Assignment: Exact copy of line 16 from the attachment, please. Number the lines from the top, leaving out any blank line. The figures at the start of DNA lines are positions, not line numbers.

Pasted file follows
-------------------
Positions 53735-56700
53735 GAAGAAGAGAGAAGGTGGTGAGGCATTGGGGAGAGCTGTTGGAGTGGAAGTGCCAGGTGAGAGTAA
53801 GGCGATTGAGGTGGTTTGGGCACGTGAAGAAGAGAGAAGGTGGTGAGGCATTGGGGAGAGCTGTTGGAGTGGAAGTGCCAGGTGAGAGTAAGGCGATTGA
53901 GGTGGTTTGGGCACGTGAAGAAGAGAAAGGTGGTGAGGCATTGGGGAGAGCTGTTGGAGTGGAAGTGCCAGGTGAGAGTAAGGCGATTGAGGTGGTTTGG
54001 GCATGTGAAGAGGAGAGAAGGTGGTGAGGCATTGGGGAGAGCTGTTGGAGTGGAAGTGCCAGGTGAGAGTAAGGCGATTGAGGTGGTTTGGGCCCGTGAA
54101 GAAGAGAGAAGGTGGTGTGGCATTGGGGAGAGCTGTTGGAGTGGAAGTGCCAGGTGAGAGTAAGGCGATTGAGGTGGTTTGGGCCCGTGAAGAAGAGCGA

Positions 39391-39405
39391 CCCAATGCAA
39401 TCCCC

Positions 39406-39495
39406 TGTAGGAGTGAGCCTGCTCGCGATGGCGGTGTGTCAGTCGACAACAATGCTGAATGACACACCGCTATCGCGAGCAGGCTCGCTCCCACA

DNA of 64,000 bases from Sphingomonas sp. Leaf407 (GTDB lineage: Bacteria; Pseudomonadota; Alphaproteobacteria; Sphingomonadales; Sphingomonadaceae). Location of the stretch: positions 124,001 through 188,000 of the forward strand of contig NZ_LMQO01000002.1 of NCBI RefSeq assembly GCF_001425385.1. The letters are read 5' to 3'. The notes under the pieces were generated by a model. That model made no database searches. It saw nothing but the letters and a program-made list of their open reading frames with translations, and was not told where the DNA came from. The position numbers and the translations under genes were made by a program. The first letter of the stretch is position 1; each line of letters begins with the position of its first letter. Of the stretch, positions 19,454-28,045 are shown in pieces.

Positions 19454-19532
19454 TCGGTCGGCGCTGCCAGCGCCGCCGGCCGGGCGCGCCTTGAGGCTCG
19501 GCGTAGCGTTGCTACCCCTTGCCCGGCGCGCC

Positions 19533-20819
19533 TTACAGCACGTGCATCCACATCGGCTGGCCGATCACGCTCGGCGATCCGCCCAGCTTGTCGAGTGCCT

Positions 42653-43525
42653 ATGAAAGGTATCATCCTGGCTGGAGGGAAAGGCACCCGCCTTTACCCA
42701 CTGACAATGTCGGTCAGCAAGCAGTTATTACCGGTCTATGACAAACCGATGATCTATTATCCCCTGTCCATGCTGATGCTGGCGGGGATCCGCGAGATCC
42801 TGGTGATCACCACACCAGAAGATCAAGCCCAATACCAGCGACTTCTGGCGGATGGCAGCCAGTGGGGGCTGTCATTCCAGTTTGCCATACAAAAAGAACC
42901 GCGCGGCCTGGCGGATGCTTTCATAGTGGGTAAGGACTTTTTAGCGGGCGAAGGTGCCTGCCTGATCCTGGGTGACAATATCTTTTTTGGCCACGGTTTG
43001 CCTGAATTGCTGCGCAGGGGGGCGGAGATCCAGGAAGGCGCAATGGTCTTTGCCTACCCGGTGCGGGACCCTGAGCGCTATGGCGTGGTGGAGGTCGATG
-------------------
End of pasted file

Positions 19533-20819